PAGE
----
As the financial wonks pore over the planned Foster's takeover of Southcorp, issuing reams of analyses speaking of the "synergistic benefits" and worrying over whether $2.5 billion is too high or too low a price, the question no one seems to be asking is what the merger of the two Australian giants might mean for the wines and for wine drinkers.
The new company, which would bring icon brands such as Australia's Penfolds and California's Beringer under the same umbrella, would have estimated wine sales of around 40 million cases a year, according to Impact Databank. That could make it the third-largest wine marketer in the world, after Constellation Brands (which owns one of the four biggest Australian wine companies, BRL Hardy) and E. & J. Gallo--depending on whether Pernod Ricard succeeds with its attempted takeover of Allied Domecq or is beat out by another bidder.
The takeover, which was initiated in January and originally rejected, is a long way from a done deal. Although five of Southcorp's seven board members voted to accept the revised Foster's bid of $4.26 (US$3.33) per share, CEO John Ballard sent a dissenting letter on May 2 outlining reasons he thinks the Foster's offer is low. At that point, less than 40 percent of the shares had actually been acquired. Analysts think Foster's will get enough of the big institutional shareholders to reach a controlling interest of 50.1 percent, but it will be a long, hard slog to get to the 90 percent level required by Australian law for a takeover.
Meanwhile, the 2005 harvest is already in tanks and barrels, having been completed in April. So any major changes to either company's wines will likely happen in coming years, as Chris Hatcher, chief winemaker for Beringer Blass in Australia, said he had not yet had any discussions with his Southcorp counterparts about how the companies' various vineyards, winery facilities and wine brands would be sorted out. "It's all been happening at the boardroom level," he said.
Both parties in the deal have been steadily collecting wineries and wine labels for more than a decade. Beringer Blass, the wine division of the company that made its fortune on the Australian beer Foster's, started out as Wolf Blass winery in Australia, which merged with Mildara Wines in 1991 to become Mildara Blass, then folded in California-based Beringer Wine Estates--itself a portfolio of familiar names--in 2000.
Today, the Beringer Blass stable includes such thoroughbreds as the two title wineries, the well-known California names of Chateau St. Jean and St. Clement and value brands such as Black Opal.
Southcorp started out as a brewer, but got out of that business and others it had acquired (including appliances) when it built a wine empire by buying big names such as Penfolds and Lindemans and boutique wineries such as Devil's Lair and Coldstream Hills. It was the dominant wine company in Australia when it bought out family-owned Rosemount in 2001 and, hoping that Rosemount's success in the United States would work for Southcorp, essentially put the Rosemount management team in charge.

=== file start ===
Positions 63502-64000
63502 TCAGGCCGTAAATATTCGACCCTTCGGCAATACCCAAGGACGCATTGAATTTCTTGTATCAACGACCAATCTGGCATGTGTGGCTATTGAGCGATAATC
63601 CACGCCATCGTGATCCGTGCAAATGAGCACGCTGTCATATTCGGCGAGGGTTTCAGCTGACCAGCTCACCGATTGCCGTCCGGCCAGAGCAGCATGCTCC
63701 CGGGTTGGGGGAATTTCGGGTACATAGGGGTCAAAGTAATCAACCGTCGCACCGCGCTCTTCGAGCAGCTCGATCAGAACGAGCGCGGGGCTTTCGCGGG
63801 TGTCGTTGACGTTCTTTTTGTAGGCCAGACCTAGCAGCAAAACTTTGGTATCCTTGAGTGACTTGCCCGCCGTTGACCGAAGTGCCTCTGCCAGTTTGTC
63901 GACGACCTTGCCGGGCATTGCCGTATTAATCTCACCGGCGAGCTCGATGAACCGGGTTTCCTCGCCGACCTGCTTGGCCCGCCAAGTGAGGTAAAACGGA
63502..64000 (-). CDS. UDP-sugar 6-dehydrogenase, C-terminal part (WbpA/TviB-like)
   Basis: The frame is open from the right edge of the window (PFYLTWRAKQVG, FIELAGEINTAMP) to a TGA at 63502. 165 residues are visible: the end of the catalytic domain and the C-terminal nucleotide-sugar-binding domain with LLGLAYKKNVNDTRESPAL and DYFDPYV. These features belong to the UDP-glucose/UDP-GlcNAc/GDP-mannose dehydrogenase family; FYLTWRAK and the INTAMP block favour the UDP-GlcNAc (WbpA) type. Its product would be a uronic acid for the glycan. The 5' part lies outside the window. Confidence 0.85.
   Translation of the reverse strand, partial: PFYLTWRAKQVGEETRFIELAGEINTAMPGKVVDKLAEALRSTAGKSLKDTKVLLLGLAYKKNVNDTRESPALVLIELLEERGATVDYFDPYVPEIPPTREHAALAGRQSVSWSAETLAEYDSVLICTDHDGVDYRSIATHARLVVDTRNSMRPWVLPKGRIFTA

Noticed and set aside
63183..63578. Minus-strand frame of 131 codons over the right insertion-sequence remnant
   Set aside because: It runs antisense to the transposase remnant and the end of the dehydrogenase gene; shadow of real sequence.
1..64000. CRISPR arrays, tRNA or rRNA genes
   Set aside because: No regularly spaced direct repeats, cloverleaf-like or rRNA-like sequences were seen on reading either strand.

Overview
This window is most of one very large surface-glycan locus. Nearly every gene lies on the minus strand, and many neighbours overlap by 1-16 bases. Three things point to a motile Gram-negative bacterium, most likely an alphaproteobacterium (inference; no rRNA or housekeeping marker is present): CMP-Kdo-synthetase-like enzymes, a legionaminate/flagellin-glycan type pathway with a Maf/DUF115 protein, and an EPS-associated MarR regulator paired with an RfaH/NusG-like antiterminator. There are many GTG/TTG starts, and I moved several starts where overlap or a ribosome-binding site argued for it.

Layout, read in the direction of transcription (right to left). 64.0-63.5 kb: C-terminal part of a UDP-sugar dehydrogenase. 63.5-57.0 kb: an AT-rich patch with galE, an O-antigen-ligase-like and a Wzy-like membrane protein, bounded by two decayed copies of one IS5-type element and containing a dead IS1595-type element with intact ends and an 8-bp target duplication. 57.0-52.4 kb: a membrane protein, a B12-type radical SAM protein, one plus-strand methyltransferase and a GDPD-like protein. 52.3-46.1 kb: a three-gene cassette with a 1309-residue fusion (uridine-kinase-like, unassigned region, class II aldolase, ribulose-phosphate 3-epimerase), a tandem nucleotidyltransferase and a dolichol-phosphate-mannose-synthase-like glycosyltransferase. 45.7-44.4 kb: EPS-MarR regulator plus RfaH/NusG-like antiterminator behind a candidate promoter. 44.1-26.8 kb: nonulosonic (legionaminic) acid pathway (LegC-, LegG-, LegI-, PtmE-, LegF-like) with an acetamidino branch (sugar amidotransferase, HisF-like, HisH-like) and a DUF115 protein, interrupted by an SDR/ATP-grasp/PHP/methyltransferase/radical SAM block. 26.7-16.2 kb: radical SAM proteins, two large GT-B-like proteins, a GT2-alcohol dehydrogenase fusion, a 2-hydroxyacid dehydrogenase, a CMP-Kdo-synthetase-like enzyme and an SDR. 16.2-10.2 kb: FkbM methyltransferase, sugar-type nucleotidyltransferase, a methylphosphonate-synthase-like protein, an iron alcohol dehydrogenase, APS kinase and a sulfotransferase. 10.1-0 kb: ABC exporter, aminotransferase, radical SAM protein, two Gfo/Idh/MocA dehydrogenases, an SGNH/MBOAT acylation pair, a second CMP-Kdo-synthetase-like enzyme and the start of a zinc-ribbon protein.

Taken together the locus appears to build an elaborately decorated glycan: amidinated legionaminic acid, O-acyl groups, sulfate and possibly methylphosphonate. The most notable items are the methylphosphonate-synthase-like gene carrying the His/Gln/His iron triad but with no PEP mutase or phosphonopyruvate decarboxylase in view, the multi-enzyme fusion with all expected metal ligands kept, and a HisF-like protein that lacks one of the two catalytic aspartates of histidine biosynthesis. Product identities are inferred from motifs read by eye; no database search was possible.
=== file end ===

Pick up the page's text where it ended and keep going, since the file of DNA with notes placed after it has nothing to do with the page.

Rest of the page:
That strategy did not work out so well. Southcorp's share price dropped precipitously. In an enterprise as complex as a global wine company, it's hard to pinpoint just what went wrong. The conventional wisdom is that the Rosemount team erred in concentrating on discount pricing, failed to anticipate downturns in sales and made way too much low-priced wine. Plus, the company also got caught holding the bag on a big contract with a U.K. supermarket chain that went sour. Key members of the Rosemount team, including CEO Keith Lambert and chief winemaker Philip Shaw, are now gone.
There are signs that the new regime, led by Ballard, was righting the ship. Southcorp's new entry-level brand, The Little Penguin, is a critical success, and the high-end bottlings, such as the venerable Penfolds wines, taste as good as ever. Lindemans has had success as a value brand, and Wynns is in the process of seriously revamping itself.
This unsettled state explains why investment analysts sound skeptical about the price Foster's is paying. But from a wine-production standpoint, Southcorp's assets include 20,000 acres of vineyards, among them some of the most prized in Australia. And its wine labels have strong identities, even if--in the case of Lindemans, Wynns and Rosemount--quality has been uneven.
Beringer Blass and Southcorp have been going head to head in the marketplace. Wolf Blass woos the same wine drinkers as Penfolds. Rosemount's diamond-label series competes with Black Opal.
Additionally, both companies have big winemaking facilities to process high-volume wines in Australia's warm interior territories. When Beringer Blass built its state-of-the-art winemaking facility in Barossa Valley a few kilometers north of Southcorp's big winery, local wags called it "Northcorp."
Would it make sense to expand one and close the other? As this merger shakes out, the thorny issue could be duplication, not only of brands but of facilities such as these.
What will happen as Beringer Blass takes stewardship of icon wines such as Penfolds Grange and Bin 707? To emphasize the quality at Penfolds, its winemaking team recently moved back to Magill Estate, the winery's original home before it became part of a conglomerate. Will Foster's leave it there? Will it keep Peter Gago as winemaker, only the fourth in Penfolds' history?
"I imagine that we would keep things like Penfolds pretty much as they are," Hatcher said. He added that he could not bring himself to change the wines adversely. "They are jewels in Australia's crown." But will the corporate honchos feel the same way?
As "Northcorp" absorbs Southcorp, those are the kinds of questions wine drinkers will be waiting to answer.
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